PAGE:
Boadwine said he once loaned $6,000 to a Guatemalan employee who wanted to buy a corn grinder to open a tortilla shop in his home country. The man paid the money back in five months, Boadwine said.
"I can't tell you the respect I have for a lot of these migrant workers," he said. "A lot of them are just good people that are trying to make a better way for their family."
Boadwine said he supports enforcement of immigration laws and strengthening of America's border. He believes it's possible to crack down on illegal immigration while also supporting efforts to bring eager, qualified guest workers to the United States.
"There's nothing wrong with strong borders, and there's nothing wrong with a functional guest worker program," he said. "But because of this polarization we have, we haven't reached consensus and it's difficult for politicians to deal with, and as a result, nothing changes."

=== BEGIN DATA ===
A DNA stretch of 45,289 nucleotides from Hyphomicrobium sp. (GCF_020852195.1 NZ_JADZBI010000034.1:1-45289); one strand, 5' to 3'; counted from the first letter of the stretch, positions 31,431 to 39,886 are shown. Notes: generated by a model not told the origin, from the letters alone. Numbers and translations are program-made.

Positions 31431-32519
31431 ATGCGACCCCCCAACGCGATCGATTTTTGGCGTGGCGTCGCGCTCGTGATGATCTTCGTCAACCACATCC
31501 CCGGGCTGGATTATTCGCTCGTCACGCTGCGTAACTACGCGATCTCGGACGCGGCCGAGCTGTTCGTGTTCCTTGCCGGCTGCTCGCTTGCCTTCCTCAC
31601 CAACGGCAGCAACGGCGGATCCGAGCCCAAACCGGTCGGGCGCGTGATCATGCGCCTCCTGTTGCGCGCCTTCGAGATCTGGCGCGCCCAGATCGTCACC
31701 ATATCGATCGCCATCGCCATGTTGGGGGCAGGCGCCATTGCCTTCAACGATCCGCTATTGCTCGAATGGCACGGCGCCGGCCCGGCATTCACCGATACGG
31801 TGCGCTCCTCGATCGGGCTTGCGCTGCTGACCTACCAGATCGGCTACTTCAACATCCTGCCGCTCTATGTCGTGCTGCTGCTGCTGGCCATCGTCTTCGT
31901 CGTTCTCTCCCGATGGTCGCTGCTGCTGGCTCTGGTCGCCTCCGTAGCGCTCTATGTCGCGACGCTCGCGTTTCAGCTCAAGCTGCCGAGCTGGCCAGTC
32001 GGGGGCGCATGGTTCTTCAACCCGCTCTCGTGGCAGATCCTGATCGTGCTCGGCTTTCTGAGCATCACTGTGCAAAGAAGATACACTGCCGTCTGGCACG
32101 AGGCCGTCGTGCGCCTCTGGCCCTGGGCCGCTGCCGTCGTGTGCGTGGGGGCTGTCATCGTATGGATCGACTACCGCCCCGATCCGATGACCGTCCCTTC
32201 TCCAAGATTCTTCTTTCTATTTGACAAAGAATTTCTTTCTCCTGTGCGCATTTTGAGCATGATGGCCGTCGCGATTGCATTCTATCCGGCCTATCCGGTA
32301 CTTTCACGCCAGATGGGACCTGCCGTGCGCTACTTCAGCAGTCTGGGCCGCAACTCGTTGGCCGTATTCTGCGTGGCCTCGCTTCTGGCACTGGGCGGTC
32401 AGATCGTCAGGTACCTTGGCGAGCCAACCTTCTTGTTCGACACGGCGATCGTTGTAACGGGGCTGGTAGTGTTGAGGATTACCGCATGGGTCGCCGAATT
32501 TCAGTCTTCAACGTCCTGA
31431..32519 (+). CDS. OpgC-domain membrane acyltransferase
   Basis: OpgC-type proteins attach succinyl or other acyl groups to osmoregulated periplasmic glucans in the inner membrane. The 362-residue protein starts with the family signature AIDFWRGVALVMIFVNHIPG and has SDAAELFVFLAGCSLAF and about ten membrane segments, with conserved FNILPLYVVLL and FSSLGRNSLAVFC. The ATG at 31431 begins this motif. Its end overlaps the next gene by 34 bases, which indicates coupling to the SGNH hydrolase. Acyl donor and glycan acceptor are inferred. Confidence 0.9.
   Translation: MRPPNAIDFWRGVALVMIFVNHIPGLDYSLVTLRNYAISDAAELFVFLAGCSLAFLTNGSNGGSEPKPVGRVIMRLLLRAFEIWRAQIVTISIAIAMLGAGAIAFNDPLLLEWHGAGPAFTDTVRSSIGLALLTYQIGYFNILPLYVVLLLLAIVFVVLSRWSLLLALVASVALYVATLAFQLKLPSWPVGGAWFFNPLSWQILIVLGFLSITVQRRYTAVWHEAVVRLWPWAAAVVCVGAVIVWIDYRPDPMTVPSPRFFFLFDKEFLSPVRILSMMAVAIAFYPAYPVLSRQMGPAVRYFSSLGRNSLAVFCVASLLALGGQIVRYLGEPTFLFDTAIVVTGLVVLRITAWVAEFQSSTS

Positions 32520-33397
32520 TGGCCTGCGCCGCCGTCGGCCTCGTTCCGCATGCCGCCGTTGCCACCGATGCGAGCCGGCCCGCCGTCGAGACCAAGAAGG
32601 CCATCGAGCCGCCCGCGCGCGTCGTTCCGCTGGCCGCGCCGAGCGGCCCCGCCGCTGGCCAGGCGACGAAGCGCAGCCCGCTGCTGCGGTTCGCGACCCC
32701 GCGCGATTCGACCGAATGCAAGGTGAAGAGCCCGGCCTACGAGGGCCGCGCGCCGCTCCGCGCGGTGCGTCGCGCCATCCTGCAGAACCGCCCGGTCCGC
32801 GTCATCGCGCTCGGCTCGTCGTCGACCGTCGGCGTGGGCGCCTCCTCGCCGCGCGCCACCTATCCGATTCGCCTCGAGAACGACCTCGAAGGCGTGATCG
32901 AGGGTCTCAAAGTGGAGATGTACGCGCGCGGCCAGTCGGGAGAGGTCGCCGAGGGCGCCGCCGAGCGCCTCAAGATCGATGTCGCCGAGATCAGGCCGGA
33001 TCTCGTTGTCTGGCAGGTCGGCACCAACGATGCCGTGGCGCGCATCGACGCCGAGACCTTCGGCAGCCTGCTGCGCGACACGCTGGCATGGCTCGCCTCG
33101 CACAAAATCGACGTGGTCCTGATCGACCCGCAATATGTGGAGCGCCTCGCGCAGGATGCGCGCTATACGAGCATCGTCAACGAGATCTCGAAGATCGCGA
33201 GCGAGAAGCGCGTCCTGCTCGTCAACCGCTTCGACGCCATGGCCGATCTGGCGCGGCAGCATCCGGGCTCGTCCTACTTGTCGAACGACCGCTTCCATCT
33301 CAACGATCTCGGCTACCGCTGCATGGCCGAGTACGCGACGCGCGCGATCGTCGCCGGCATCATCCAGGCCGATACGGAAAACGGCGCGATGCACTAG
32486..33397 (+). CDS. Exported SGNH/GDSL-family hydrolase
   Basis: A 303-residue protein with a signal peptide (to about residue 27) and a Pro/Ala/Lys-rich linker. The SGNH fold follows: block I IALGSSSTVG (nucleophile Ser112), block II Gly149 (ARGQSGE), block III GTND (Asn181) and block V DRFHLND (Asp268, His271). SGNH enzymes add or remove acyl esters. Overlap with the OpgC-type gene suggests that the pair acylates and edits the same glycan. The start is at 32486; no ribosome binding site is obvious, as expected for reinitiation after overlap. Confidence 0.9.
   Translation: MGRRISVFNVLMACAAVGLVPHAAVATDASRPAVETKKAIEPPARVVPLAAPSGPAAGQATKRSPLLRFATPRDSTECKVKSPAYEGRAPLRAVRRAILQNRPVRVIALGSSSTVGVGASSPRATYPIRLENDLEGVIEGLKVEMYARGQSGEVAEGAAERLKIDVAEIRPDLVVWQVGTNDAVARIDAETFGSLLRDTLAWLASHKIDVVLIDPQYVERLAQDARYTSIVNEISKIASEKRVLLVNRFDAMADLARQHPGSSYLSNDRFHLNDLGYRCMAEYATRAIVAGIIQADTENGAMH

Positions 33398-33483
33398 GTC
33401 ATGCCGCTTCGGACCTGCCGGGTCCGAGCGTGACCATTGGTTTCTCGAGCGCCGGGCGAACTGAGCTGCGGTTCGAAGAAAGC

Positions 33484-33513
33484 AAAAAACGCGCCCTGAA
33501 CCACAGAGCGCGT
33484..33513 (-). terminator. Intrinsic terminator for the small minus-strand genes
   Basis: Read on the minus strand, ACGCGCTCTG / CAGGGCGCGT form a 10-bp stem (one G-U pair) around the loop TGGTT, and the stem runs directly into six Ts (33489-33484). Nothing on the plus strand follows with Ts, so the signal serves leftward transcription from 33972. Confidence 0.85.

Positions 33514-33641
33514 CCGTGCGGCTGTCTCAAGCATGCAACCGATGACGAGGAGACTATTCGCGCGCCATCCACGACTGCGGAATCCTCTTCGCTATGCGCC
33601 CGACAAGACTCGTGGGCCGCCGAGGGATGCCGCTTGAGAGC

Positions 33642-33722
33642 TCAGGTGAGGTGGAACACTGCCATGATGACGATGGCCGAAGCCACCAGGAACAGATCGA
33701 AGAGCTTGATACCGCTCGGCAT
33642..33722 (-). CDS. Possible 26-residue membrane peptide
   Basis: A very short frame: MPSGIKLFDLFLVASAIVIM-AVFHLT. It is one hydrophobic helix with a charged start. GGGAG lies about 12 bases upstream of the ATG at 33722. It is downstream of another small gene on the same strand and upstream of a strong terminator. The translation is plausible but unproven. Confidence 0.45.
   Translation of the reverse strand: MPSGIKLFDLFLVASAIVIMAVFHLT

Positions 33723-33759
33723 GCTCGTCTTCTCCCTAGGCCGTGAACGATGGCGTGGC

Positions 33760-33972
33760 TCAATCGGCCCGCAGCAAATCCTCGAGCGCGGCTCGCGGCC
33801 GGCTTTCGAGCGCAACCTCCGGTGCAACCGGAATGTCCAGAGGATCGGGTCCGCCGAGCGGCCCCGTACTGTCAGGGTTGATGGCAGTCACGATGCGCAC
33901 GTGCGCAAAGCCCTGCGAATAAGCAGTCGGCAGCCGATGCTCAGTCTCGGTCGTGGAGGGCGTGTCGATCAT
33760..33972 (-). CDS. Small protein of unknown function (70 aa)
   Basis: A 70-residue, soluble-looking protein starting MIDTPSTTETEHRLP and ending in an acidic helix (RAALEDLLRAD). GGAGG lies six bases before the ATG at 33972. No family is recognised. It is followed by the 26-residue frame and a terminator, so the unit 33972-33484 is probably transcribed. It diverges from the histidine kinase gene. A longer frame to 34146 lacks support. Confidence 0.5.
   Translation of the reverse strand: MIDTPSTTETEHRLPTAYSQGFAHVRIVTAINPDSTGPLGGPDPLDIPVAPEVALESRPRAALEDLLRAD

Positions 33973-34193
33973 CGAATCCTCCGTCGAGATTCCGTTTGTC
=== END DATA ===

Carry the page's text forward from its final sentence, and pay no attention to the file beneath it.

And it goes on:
Mixed results for S.D. employers
For some South Dakota employers, the paperwork, expense and government regulation over the guest worker programs aren't worth the effort.
Mike Bathke, owner of Big Dog Concrete in Mitchell, said he is almost constantly in need of qualified workers. "I was going to straight up quit the construction business because I couldn't get any help," Bathke said.
A few years ago, Bathke said he tried to alleviate his staffing shortage by entering the H-2B visa program. He paid up-front money to a broker to begin the process of bringing foreign workers to Mitchell, and he even bought and furnished a home to provide housing for the workers.
But when he missed out on that year's visa lottery and was told no workers would be coming, he was turned off from the program for good.
"If I have to go that route again, I'll be straight up honest with you, I will have an auction and sell all my equipment and get out of the business," Bathke said. "I don't like the government telling me how to run my business or how much I have to pay my employees."